BABA YAGA IN CHICKEN COUNTRY
Sussex County, Delaware. Land of chicken farms,
chicken houses, chicken catchers, fortunes earned
from chickens roasted over open flames in
cinderblock pits, chicken dinners, dumplings.
Now she’s come for them, flying
40 feet above the flat, fat lands between
Chesapeake Bay and Altantic Ocean,
the legs of her house scratching the sweet soft dirt,
stirring up the powdery tilled fields.
Dust spins behind her like a parade of furies,
her three servants follow, but in this country they ride
tractors—a white servant on a white tractor with
white tires—this one is Day. A red servant on a red tractor
with mirrored fenders—this one is Sun. A black servant
on a black tractor decorated with skulls—this one is Night.
Some chicken houses rise into the air to follow–all the birds’
wings zzzzzzzzzinging like hummingbirds
fueled by her promise of wisdom and meat. Others rise up
on a thousand pairs of chicken legs, suddenly coordinated
by the sight of such giant chicken legs
and the goad of the cackling witch
screeching in Russian at her invisible servants.
The doorknob of her house has grown its own beak.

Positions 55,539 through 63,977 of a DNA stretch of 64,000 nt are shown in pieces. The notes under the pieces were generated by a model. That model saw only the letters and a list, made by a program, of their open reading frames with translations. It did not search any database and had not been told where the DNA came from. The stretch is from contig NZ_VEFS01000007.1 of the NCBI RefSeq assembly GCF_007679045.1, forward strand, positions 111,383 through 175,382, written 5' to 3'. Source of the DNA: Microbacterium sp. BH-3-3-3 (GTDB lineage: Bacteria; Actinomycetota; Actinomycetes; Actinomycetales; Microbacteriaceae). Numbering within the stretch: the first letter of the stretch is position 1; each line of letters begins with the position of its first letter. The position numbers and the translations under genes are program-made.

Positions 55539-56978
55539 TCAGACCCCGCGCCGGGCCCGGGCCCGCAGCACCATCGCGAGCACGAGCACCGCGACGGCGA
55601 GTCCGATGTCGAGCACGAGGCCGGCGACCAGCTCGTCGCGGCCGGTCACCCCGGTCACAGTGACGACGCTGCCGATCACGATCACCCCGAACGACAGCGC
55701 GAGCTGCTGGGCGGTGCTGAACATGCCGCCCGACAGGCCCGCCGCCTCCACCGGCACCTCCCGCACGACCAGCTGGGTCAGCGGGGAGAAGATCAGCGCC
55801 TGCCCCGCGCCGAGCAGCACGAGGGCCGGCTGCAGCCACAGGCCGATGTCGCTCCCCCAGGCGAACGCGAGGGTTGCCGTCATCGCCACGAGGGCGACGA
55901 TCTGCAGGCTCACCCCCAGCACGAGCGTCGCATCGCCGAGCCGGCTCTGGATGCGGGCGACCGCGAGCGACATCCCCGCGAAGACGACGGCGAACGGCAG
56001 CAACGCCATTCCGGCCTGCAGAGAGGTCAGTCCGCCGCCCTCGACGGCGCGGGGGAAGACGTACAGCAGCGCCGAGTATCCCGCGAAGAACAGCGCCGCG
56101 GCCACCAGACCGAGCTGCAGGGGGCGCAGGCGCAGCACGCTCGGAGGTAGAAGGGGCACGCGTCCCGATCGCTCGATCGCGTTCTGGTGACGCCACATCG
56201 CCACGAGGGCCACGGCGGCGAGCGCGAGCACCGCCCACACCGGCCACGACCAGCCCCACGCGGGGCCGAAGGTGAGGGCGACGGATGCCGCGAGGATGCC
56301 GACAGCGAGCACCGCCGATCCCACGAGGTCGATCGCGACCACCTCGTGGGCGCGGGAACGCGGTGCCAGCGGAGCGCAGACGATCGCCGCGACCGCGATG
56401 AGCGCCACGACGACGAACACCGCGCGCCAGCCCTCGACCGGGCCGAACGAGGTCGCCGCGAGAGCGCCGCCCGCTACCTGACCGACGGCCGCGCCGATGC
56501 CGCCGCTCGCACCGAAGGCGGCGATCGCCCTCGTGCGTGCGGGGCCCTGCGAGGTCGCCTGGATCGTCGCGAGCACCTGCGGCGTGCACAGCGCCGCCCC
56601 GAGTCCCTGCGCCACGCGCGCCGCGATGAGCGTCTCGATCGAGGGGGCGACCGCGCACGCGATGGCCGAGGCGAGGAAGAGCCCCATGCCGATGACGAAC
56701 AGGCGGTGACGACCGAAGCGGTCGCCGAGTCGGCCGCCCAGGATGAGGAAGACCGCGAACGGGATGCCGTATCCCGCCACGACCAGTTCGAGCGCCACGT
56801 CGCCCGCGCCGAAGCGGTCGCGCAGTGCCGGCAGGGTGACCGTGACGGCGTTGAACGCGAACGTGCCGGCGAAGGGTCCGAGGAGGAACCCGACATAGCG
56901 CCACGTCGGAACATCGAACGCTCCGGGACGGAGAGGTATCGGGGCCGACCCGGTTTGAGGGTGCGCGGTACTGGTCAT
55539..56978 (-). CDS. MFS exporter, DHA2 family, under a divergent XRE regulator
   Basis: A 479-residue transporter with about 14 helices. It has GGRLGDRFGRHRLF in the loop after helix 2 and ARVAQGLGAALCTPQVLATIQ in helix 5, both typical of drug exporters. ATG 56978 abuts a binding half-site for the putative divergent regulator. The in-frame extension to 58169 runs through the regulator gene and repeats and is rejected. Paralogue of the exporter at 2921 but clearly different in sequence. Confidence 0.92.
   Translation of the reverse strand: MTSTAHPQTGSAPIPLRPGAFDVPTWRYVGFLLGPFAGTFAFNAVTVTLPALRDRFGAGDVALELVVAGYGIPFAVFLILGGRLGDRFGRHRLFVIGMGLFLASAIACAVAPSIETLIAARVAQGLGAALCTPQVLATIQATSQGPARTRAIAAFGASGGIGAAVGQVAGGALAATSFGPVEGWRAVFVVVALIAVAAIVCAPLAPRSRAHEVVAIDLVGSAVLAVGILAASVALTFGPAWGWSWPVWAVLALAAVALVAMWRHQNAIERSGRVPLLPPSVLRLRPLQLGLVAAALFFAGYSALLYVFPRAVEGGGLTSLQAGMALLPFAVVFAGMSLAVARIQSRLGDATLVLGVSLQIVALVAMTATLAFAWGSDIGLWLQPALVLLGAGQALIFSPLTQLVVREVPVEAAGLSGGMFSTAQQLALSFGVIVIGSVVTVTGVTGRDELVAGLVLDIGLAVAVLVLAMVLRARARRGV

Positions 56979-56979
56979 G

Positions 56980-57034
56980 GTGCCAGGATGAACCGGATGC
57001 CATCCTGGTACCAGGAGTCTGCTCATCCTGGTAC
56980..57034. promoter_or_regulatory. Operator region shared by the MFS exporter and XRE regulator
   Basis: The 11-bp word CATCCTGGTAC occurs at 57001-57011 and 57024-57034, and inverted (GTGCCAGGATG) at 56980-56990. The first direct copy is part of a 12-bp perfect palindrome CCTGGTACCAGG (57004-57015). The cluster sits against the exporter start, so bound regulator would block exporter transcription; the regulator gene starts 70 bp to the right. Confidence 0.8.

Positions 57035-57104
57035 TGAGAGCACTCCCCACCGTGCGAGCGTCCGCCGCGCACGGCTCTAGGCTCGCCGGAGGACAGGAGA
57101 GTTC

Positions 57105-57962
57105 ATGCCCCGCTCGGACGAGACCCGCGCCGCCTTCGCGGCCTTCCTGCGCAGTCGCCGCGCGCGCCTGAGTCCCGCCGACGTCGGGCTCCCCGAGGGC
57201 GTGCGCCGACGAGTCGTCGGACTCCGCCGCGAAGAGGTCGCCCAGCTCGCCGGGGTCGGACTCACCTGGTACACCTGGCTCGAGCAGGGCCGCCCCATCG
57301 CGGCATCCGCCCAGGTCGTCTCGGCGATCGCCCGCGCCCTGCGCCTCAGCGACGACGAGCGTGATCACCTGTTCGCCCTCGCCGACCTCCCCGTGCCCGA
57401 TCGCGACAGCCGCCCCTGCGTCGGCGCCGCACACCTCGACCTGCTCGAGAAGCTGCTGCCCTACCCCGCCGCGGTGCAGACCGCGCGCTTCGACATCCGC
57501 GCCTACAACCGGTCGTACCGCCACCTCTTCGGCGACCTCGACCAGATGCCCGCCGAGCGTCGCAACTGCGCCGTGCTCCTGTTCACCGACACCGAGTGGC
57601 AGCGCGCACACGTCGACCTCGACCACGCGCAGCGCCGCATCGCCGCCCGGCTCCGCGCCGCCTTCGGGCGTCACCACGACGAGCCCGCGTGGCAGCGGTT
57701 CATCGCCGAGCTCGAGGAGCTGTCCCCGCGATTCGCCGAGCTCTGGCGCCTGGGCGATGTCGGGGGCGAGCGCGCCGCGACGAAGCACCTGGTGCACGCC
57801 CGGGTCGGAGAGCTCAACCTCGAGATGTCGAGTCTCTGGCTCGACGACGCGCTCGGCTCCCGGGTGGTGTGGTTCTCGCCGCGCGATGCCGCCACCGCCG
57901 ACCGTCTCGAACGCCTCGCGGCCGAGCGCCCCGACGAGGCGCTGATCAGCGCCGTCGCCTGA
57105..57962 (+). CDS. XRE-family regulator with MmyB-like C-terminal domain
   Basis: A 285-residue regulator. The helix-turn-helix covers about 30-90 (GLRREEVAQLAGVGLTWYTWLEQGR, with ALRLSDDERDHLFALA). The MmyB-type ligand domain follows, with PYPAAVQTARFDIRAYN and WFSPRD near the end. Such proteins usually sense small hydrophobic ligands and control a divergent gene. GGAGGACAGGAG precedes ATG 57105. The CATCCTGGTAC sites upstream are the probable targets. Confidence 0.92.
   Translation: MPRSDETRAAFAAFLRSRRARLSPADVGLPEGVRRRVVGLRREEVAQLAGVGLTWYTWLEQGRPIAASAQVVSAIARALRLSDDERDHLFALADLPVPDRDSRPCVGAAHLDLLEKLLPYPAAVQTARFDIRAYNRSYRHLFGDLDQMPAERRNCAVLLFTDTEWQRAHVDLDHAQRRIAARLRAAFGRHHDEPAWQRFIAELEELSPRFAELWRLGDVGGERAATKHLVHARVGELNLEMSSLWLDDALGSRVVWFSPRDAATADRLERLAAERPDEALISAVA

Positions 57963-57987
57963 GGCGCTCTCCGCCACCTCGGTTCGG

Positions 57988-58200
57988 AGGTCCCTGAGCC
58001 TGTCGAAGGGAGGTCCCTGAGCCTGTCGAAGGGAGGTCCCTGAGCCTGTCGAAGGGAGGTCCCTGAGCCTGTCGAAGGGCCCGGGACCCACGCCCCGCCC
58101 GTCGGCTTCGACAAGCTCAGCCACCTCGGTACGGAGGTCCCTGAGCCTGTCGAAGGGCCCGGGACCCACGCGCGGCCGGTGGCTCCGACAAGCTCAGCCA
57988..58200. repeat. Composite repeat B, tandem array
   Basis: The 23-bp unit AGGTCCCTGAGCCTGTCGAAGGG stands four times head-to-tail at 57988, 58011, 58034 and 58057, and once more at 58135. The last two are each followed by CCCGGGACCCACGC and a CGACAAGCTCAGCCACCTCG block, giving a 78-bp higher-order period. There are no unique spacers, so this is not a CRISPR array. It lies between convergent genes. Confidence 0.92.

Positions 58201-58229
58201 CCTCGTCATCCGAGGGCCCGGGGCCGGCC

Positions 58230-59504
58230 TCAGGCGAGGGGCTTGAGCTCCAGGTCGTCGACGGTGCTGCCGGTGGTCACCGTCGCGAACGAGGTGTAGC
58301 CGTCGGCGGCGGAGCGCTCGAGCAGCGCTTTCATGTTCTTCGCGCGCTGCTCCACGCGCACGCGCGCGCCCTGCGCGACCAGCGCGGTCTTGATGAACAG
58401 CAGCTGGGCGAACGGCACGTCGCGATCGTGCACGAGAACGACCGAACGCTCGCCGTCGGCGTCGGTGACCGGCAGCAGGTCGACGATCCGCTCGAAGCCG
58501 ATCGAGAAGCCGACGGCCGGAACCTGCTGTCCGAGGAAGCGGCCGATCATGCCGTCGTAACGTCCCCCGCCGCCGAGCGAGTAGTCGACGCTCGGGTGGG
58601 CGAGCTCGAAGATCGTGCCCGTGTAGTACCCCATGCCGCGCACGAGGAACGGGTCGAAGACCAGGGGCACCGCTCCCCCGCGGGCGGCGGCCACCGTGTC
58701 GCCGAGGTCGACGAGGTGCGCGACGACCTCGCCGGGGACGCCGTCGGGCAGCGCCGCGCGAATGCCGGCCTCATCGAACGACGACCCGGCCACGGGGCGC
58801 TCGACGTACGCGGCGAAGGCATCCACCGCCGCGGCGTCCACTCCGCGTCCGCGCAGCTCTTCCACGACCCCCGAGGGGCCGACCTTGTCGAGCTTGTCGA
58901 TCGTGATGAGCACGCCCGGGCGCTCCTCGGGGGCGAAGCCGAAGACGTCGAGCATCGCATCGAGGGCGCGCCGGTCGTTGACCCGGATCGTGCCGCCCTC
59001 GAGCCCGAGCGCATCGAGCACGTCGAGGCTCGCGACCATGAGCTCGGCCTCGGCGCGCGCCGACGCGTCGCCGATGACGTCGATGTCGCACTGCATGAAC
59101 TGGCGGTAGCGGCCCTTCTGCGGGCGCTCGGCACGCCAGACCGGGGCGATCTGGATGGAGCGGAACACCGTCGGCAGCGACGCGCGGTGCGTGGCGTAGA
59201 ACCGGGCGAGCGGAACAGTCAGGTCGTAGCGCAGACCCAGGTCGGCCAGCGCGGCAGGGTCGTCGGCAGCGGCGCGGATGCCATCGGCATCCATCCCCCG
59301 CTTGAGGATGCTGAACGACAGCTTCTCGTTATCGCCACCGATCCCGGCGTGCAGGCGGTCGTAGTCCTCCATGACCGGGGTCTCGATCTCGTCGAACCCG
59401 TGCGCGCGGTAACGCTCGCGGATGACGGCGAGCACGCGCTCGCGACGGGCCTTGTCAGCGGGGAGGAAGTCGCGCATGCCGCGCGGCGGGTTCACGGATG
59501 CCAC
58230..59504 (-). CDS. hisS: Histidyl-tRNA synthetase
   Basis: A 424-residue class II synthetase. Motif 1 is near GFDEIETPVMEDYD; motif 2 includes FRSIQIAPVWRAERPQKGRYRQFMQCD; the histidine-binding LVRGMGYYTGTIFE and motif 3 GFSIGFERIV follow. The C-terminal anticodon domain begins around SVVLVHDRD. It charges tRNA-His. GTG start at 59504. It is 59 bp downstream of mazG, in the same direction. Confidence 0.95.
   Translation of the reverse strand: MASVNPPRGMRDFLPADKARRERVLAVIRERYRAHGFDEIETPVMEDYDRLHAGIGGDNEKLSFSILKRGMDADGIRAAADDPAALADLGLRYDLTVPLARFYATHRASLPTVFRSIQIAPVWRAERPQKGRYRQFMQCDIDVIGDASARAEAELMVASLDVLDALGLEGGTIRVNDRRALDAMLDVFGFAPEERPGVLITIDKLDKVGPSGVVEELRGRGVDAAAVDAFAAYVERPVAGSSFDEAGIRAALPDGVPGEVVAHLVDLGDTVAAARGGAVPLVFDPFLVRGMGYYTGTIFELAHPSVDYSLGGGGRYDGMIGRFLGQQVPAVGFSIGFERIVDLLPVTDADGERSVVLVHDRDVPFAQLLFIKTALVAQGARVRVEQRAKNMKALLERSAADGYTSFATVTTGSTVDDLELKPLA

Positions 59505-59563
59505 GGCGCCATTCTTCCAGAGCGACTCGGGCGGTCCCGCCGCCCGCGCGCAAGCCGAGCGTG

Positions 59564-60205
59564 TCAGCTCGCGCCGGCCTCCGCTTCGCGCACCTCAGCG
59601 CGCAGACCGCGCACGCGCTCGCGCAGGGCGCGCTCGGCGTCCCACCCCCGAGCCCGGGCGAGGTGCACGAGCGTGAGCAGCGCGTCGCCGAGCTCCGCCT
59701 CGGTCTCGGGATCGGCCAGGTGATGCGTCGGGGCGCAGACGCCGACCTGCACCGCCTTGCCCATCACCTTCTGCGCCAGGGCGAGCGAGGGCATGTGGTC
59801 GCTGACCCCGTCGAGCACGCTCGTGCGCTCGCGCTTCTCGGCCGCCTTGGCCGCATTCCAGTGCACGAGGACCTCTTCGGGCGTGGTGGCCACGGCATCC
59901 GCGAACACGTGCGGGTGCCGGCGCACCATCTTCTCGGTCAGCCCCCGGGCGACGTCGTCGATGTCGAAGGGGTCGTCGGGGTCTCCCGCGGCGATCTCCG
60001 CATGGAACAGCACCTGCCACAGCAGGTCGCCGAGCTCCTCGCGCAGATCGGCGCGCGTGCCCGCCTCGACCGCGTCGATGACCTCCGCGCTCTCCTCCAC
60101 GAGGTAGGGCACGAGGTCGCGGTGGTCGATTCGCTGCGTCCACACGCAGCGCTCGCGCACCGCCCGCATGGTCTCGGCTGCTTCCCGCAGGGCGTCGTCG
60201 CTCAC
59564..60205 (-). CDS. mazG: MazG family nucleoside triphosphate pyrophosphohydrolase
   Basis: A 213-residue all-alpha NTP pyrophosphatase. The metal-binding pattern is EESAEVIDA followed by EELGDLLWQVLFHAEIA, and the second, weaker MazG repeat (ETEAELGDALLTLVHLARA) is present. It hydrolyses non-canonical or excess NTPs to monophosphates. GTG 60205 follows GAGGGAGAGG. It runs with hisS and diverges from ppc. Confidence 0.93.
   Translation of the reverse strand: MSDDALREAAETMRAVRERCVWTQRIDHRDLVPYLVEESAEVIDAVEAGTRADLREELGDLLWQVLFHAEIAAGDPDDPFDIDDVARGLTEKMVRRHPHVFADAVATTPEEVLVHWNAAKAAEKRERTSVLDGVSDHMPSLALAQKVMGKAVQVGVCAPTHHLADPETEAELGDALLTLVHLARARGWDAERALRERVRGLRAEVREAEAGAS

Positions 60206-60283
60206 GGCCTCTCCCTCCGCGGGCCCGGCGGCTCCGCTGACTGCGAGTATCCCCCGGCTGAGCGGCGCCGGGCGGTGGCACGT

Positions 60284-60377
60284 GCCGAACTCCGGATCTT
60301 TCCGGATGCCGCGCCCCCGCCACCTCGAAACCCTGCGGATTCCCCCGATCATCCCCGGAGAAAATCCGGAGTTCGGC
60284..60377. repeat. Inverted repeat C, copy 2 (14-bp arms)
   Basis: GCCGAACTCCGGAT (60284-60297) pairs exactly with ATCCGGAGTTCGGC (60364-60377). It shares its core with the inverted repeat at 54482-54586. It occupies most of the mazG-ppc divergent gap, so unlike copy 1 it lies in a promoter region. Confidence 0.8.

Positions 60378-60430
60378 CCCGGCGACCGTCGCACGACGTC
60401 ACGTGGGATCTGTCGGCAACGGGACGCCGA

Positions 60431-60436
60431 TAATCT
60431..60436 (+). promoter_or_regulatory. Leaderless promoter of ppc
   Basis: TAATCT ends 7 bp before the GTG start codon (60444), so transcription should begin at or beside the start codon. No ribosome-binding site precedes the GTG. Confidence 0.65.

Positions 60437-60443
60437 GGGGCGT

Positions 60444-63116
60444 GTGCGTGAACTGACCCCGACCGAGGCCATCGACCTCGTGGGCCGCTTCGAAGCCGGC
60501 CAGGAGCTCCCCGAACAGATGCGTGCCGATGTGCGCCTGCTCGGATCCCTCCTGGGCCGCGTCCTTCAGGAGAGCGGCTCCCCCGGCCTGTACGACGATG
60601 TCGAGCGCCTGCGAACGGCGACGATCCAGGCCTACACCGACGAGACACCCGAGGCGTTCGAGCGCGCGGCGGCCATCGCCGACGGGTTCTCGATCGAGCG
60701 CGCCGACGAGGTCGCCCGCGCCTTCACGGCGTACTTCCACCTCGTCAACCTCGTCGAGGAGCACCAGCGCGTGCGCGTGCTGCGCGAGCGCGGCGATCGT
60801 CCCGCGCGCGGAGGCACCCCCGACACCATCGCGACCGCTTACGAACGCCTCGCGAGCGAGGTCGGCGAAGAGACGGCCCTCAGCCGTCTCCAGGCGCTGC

The house pecks at the ground for anything it can find—
whole cornstalks, possums, pigs, chicken farmers.
Baba Yaga’s found the piles of feathers, beaks and bones
behind the processing plant. She’s landed her mortar and
pestle (her favorite way to fly) and loaded the bowl
with what’s left. She’s grinding away.
Hear the bones shattering? The beaks cracking
between the rock of the bowl and
the rocking pestle? See the filaments
flutter up around her grinning face as she grinds.
The chicken houses have skidded to a halt.
The chicken houses wait. Even Baba Yaga’s own house
bends over to watch. They all watch her pouring
blood that is neither theirs nor their fellows’,
watch her stir and speak words full of k and sh and io
all stirred up together.
The mortar boils over with bricks,
thousands of bricks pushed over the rim by
more bricks rising up from the bowl. Bricks tumble
everywhere. Baba Yaga speaks again to the bricks
and they pile, brick on brick, rising up.
They become an oven. All the chicken houses
dance and scratch the ground while
she fuels the oven with their manure. They know
the oven’s not for them.